Friday, December 1, 2006

moving mountains

Everytime I sit down to try and write thoughts I have on my first year of teaching an outpouring and rambleness pours out. This job is the most layered, complex, overwhelming job I have ever taken on. In some ways the venting is helpful but then I found myself exactly where I was beforehand. So, to try and make things manageable I am going to take Whitney's advice, or well Whitney's cleaning mentor's advice.

Whitney has this website she goes to called Fly Lady and it gives people a home cleaning regiment. She also gives people advice on how to get their house under control. When the totally disorganized, cluttered people come to her pleading for advice on where to start she says the kitchen sink. Just shine the kitchen sink- It's an easy, quick yet rewarding task.

I can say that slowly but surely my classroom has moved to become a super boring assembly of activities. I am in survival mode and it sucks. We aren't doing much of anything cool. Somehow any real science or social studies has slipped to the wayside and the students are writing these essays that they don't care about and honestly I don't really either. I need to kill this project now- it's a giant leech sucking our creativity, energy and whatever little love these kids previously had for writing.

Well this post actually isn't going to start with the kitchen sink after all. I just spent the past 10-20 minutes surfing the net trying to find resources for radical teachers. I've come up with some semi-good stuff and stumbled across an article giving advice to new teachers. This particular quote isn't exactly advice, but it really describes this setting and explains why I am here in the first place. I mean I'm an anarchist working for the government, working in a job with some of the highest amounts of bureaucratic nonsense concentrated in one profession. However, as teacher activist Stan Karp says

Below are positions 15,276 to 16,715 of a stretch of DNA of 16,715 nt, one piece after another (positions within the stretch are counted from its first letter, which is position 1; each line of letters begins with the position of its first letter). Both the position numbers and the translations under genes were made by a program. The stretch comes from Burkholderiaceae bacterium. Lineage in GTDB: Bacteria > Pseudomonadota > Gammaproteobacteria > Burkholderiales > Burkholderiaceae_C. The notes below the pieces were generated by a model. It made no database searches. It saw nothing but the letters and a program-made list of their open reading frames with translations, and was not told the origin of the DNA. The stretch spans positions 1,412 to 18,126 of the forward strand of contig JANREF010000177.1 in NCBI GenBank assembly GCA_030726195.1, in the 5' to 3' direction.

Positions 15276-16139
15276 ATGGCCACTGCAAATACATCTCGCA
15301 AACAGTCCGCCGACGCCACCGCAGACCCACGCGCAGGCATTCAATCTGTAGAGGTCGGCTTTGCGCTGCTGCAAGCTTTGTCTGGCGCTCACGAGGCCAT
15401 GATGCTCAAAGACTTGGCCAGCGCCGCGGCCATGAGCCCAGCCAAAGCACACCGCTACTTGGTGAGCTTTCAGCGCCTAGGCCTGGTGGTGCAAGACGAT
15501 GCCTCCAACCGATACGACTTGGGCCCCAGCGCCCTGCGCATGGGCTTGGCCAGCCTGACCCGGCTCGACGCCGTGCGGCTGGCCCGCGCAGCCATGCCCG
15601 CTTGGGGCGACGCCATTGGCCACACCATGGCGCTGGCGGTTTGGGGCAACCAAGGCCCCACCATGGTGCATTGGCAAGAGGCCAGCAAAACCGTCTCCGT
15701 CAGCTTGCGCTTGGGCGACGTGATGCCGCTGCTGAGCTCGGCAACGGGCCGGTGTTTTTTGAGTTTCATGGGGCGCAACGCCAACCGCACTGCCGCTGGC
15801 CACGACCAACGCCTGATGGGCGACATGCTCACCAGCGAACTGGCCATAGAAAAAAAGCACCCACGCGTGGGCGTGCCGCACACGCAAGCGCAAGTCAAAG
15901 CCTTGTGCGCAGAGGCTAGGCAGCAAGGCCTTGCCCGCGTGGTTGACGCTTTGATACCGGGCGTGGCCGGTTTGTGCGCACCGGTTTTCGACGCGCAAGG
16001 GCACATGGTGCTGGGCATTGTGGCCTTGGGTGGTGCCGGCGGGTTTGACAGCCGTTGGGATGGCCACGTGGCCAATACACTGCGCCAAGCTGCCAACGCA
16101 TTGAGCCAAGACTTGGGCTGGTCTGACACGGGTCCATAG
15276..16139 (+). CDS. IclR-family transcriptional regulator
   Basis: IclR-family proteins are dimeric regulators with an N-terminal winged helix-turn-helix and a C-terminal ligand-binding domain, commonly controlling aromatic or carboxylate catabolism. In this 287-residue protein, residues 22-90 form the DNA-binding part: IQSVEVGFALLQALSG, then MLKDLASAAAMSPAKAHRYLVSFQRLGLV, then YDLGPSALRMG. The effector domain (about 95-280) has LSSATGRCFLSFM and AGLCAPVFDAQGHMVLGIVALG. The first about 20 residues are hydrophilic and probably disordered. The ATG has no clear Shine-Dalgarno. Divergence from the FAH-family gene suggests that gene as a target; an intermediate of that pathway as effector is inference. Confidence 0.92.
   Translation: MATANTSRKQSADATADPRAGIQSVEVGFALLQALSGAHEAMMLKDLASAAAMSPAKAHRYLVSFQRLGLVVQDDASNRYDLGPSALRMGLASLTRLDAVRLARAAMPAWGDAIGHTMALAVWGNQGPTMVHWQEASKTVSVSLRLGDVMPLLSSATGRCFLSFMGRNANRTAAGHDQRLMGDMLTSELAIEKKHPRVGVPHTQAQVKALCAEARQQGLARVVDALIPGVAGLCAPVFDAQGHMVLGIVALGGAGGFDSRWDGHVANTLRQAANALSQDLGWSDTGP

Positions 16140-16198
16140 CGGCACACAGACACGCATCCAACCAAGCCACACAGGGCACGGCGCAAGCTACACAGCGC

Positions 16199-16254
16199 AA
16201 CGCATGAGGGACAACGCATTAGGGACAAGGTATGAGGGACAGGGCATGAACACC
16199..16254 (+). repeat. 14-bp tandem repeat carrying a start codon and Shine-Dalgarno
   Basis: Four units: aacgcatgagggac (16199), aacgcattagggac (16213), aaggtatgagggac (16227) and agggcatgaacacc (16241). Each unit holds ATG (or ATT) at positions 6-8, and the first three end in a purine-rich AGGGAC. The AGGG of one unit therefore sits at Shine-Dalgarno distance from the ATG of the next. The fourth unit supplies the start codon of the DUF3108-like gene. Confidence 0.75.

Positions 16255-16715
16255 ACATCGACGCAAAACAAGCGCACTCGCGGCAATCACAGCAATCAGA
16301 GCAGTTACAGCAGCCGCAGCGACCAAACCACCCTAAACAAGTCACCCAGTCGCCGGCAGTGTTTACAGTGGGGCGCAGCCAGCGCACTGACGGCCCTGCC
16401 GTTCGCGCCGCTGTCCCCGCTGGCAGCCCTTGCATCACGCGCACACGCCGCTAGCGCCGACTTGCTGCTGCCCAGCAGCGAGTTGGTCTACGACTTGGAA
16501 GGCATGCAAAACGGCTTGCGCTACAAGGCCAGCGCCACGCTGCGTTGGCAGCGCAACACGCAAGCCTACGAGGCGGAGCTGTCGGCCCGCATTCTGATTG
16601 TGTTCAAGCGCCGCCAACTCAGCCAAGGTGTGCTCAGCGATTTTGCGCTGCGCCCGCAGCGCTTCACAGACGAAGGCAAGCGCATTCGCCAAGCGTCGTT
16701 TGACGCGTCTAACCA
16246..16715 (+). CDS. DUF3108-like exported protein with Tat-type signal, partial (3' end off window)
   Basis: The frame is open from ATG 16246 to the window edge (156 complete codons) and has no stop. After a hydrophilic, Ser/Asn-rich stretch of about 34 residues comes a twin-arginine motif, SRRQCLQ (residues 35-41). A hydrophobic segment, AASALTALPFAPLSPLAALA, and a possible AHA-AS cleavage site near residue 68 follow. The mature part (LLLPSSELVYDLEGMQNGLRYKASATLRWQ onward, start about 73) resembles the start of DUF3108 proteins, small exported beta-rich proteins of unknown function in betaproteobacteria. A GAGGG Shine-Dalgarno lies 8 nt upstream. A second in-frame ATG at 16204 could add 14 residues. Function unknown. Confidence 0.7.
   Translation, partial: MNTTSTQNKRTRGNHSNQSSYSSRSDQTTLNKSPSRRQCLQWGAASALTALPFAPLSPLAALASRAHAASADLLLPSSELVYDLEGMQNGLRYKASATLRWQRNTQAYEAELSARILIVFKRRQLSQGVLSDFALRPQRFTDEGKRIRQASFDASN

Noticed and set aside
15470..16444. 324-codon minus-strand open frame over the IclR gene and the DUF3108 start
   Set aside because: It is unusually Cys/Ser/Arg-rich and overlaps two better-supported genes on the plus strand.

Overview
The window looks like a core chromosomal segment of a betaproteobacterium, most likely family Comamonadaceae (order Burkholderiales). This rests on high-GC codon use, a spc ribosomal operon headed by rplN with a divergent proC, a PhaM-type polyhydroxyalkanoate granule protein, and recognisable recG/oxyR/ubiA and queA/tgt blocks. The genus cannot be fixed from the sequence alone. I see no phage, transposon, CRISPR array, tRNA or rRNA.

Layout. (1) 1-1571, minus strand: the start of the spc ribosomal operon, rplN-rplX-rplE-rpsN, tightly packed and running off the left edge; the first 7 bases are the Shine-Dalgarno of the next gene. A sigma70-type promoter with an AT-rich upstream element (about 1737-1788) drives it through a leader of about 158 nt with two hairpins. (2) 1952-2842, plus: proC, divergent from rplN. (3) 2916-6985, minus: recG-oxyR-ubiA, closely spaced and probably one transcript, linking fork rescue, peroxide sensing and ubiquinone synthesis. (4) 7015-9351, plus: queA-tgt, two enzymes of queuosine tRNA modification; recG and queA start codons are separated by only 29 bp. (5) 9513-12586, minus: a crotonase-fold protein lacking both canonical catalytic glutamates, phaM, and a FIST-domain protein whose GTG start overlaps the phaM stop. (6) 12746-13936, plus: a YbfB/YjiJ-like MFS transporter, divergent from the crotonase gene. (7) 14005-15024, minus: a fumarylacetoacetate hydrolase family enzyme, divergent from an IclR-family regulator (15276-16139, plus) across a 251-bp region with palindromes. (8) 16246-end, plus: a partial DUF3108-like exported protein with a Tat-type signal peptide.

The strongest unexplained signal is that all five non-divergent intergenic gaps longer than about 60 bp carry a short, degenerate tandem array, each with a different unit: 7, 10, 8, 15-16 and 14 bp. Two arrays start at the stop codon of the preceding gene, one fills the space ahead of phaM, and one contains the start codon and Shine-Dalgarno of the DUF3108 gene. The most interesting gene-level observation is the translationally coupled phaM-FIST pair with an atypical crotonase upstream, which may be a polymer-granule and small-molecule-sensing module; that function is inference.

"'s helpful for new teachers to understand that as social institutions, schools have a very contradictory character. On the one hand, they are probably the last place where an increasingly diverse and divided population still comes together for a common purpose. They remain places where people can struggle to improve the conditions of their lives, to increase their access to wealth, power, and opportunity. On the other hand, schools are state institutions that reproduce the class, race, and gender inequalities of the larger society in a host of obvious and not so obvious ways. It's a system that doesn't work as it should, and all of us have a hand in trying to set it right."

Yeah exactly- my life is one giant contradiction. The tensions drive me nuts sometimes, but at the same time I get excited every time I get a new tool to push the margins and infuse critical thinking into a wasteland of standardization and cynicism.

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